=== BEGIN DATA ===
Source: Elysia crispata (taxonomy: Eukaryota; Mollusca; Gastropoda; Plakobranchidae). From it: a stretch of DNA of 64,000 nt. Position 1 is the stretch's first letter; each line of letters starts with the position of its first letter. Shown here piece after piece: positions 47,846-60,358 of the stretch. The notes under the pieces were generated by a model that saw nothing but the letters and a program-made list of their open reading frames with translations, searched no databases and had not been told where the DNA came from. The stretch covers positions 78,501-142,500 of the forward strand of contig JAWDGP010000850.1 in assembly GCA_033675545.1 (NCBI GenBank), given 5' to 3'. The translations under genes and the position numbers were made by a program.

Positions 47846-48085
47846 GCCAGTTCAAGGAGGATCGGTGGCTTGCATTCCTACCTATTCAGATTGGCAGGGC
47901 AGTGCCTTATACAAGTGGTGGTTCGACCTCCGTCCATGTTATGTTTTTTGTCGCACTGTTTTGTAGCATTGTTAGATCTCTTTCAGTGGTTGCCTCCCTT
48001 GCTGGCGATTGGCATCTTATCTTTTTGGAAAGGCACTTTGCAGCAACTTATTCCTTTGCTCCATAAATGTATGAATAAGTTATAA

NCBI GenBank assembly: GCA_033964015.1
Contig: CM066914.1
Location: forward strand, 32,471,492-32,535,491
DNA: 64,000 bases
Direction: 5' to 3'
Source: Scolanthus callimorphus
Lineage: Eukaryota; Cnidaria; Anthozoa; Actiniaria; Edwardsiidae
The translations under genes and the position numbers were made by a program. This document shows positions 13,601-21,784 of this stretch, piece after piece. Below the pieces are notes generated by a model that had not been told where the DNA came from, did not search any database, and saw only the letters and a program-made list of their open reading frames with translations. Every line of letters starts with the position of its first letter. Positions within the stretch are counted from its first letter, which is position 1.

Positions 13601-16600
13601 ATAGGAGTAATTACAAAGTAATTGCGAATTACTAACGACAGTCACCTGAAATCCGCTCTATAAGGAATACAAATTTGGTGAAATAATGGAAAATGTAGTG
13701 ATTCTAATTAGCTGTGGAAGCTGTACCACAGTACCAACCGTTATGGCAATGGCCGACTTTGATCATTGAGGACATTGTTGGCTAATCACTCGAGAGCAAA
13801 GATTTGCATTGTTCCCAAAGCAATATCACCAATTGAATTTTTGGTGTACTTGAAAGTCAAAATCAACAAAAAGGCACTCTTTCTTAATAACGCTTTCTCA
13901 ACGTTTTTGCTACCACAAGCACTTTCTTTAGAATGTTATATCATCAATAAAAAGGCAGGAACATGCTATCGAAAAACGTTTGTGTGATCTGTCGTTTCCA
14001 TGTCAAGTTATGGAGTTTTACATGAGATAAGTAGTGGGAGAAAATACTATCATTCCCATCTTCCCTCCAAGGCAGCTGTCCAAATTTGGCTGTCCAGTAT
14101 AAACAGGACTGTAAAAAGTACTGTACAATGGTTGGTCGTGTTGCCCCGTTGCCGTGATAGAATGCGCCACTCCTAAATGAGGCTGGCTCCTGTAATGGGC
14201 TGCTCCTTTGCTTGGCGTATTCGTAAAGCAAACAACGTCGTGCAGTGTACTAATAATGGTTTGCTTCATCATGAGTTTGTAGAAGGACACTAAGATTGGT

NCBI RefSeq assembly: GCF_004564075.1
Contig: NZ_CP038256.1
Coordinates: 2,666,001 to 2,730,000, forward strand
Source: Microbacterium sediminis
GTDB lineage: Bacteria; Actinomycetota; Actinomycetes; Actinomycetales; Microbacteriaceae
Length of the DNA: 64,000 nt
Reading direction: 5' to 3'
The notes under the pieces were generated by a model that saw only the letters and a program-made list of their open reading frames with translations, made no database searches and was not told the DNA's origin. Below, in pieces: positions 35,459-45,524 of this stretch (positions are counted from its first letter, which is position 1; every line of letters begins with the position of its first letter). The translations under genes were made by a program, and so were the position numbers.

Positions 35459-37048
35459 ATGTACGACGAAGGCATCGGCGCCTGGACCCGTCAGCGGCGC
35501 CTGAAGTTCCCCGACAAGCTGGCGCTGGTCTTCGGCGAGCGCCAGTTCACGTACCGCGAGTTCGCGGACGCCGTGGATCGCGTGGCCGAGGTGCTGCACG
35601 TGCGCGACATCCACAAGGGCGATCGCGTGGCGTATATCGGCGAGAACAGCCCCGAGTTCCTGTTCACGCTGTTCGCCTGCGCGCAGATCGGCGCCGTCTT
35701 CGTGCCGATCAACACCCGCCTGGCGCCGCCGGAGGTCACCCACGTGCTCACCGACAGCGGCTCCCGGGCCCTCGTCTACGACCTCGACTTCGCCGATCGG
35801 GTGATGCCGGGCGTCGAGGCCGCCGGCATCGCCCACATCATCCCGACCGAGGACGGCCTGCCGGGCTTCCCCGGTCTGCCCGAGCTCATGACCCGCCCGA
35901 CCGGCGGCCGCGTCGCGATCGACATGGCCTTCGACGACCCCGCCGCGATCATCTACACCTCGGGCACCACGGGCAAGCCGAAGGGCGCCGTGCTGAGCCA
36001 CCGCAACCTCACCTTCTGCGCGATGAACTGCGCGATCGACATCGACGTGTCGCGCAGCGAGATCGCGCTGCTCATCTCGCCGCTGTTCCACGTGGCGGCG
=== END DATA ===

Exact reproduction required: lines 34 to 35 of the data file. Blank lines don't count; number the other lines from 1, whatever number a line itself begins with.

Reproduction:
35701 CGTGCCGATCAACACCCGCCTGGCGCCGCCGGAGGTCACCCACGTGCTCACCGACAGCGGCTCCCGGGCCCTCGTCTACGACCTCGACTTCGCCGATCGG
35801 GTGATGCCGGGCGTCGAGGCCGCCGGCATCGCCCACATCATCCCGACCGAGGACGGCCTGCCGGGCTTCCCCGGTCTGCCCGAGCTCATGACCCGCCCGA